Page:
Snow, Ice Could Make for Messy Thursday Morning Commute

A flood watch has also been issued from 3 a.m. Thursday through Thursday afternoon for Will, Kendall, Grundy, Kane, Cook, Lake, McHenry and DuPage.

Credit: File photo
Credit: File photo
By Amie Schaenzer

A mixture of snow, ice and freezing rain could create hazardous travel conditions for Thursday morning's commute, according to a video briefing posted by the National Weather Service at 4:30 p.m.
Weather officials said they are moderating four key areas of concern regarding the weather in coming days:
  • The first is a possible period of heavy snow and ice mainly along and north of Interstate 88 late Wednesday and early Thursday. This could lead to snowy and icy roads and hazardous travel. 
  • The second is heavy rainfall, which is expected to enter the area late Wednesday and into Thursday morning mainly near and south of Interstate 88 and Interstate 290. This could lead to standing water and possible flooding. 
  • The third is warm, moist air that will enter the entire Chicago area Thursday afternoon. This could lead to snow run-off, melting snow and the possibility for a dense fog.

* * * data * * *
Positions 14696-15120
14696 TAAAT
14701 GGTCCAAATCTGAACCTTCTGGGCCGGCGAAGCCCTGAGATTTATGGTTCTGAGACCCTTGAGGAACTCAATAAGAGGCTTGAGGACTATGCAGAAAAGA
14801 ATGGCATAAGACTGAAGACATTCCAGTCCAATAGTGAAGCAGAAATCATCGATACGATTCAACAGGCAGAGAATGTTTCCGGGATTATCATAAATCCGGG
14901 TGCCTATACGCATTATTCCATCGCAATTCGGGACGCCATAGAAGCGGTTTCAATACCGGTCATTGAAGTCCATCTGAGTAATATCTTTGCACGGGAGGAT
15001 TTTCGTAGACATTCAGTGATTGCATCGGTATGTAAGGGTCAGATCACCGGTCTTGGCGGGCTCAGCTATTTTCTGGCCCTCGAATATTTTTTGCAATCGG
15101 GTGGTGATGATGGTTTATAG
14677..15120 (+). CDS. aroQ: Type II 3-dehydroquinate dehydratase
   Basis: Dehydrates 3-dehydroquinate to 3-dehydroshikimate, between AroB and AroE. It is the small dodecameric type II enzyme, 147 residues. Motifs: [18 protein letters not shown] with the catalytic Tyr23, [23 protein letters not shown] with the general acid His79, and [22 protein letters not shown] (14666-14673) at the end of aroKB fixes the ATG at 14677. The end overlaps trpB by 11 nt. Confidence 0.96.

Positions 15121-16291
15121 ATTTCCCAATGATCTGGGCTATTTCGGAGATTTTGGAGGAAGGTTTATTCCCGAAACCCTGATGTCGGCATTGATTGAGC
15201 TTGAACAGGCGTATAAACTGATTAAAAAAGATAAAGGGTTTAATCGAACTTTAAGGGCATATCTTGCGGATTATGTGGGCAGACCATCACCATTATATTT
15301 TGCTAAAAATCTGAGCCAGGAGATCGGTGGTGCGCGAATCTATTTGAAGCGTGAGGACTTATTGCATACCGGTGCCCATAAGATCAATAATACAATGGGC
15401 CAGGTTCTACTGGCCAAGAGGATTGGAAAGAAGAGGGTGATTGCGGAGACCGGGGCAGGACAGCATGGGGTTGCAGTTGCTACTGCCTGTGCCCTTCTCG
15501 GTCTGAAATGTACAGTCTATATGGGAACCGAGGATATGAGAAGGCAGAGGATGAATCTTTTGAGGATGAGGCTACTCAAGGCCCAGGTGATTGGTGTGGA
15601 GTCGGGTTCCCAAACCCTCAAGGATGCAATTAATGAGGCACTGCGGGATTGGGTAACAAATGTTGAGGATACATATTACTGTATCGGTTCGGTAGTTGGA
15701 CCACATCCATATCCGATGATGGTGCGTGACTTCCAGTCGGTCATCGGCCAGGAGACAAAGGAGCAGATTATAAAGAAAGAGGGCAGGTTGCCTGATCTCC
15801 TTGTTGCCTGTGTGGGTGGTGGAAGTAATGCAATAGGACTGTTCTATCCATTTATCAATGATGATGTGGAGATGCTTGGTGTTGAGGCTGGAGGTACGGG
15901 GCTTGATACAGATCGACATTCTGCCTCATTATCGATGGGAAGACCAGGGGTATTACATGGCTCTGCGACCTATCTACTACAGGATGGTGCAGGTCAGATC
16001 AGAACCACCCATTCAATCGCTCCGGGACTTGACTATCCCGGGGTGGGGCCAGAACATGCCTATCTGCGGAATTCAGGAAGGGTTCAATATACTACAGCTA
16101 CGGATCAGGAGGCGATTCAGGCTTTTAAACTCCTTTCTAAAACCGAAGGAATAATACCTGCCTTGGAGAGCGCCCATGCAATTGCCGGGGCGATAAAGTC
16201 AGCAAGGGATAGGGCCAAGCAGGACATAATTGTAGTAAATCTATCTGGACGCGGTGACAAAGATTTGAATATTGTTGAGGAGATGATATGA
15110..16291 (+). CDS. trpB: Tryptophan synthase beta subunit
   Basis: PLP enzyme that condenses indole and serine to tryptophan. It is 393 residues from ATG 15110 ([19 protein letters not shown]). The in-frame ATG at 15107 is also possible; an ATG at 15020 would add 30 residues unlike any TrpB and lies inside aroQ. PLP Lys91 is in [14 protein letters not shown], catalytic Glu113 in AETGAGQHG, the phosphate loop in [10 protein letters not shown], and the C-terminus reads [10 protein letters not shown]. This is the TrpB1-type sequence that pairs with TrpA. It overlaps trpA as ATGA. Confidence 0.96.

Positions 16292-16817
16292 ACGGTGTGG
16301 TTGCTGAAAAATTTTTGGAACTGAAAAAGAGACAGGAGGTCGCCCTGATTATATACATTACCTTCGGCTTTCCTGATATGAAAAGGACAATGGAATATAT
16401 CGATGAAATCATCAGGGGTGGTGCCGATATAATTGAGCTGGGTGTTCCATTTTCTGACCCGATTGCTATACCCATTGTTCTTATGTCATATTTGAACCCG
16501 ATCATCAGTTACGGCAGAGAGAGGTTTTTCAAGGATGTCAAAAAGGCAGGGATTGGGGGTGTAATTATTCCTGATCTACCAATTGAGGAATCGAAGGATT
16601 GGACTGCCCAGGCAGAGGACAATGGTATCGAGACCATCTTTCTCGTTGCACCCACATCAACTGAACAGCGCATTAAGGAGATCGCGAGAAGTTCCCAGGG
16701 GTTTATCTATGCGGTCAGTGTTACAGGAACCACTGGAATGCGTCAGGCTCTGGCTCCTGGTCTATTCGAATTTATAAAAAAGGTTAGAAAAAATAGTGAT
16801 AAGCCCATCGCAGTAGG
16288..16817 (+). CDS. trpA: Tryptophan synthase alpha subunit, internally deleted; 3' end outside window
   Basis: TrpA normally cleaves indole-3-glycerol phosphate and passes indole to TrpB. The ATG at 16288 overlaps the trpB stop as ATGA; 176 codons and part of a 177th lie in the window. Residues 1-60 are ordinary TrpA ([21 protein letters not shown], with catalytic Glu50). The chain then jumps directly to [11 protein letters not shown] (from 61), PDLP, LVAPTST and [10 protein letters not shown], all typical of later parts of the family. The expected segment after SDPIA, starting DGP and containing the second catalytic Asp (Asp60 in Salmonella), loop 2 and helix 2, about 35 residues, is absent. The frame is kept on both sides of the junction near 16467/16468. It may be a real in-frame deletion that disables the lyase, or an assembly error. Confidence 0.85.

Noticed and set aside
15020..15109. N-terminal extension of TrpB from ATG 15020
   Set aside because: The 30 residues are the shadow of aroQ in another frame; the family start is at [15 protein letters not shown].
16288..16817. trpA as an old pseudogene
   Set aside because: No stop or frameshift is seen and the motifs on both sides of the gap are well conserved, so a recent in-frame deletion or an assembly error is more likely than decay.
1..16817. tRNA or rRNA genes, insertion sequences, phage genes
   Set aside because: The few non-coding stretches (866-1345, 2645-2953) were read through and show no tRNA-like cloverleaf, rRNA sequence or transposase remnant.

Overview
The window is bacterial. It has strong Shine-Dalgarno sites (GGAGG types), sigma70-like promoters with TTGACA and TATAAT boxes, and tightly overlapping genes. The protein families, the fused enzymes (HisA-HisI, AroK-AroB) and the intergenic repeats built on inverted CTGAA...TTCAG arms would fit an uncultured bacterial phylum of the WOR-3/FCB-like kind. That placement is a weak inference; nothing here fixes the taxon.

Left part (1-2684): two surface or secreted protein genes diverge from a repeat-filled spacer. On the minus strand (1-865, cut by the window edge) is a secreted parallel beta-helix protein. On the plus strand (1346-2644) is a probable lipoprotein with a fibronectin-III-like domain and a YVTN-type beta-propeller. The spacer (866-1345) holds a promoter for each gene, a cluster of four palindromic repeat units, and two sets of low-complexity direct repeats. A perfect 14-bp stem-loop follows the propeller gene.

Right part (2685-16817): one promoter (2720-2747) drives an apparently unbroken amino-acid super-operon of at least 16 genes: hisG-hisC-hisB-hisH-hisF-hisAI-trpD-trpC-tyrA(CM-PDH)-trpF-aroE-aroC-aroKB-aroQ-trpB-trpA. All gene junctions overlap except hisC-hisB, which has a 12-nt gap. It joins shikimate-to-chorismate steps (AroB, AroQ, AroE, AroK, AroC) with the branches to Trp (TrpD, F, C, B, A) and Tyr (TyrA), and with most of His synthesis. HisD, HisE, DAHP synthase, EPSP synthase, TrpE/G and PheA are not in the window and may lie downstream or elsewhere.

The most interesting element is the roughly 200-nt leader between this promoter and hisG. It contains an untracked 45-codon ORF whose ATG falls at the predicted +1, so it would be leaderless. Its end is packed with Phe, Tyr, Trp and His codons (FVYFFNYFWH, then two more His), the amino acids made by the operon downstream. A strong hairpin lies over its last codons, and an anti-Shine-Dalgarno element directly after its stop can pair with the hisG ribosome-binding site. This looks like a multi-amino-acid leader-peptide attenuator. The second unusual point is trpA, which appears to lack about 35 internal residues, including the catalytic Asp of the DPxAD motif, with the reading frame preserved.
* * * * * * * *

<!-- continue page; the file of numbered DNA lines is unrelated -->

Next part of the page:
• The fourth is strong and potentially damaging winds that are expected to enter the area Thursday night. The winds could cause minor damage. 
The National Weather Service issued a special weather statement for McHenry, Lake, Kane, Cook and DuPage counties just before 5 p.m. on Wednesday to notify residents of a period of moderate- to heavy-wintry precipitation overnight. 

A couple of inches of snow may accumulate before the wintry mix changes to all rain early Thursday morning, according to the National Weather Service. 

A flood watch has also been issued from 3 a.m. Thursday through Thursday afternoon for Kane, Cook, Lake, McHenry, DuPage, Will, Grundy, and Kendall counties. 

High-standing water and flooding is possible in poor drainage and flood-prone low-lying areas. Significant localized flooding is also possible for area streams, creeks and river, according to the NWS. 

Snow-blocked storm drains will also lead to ponding and standing water in urban and suburban areas, which could lead to hazardous travel conditions. 

Visit the National Weather Service for more updates. 
Ericus Alanas February 19, 2014 at 08:18 PM
Check your sump pumps...


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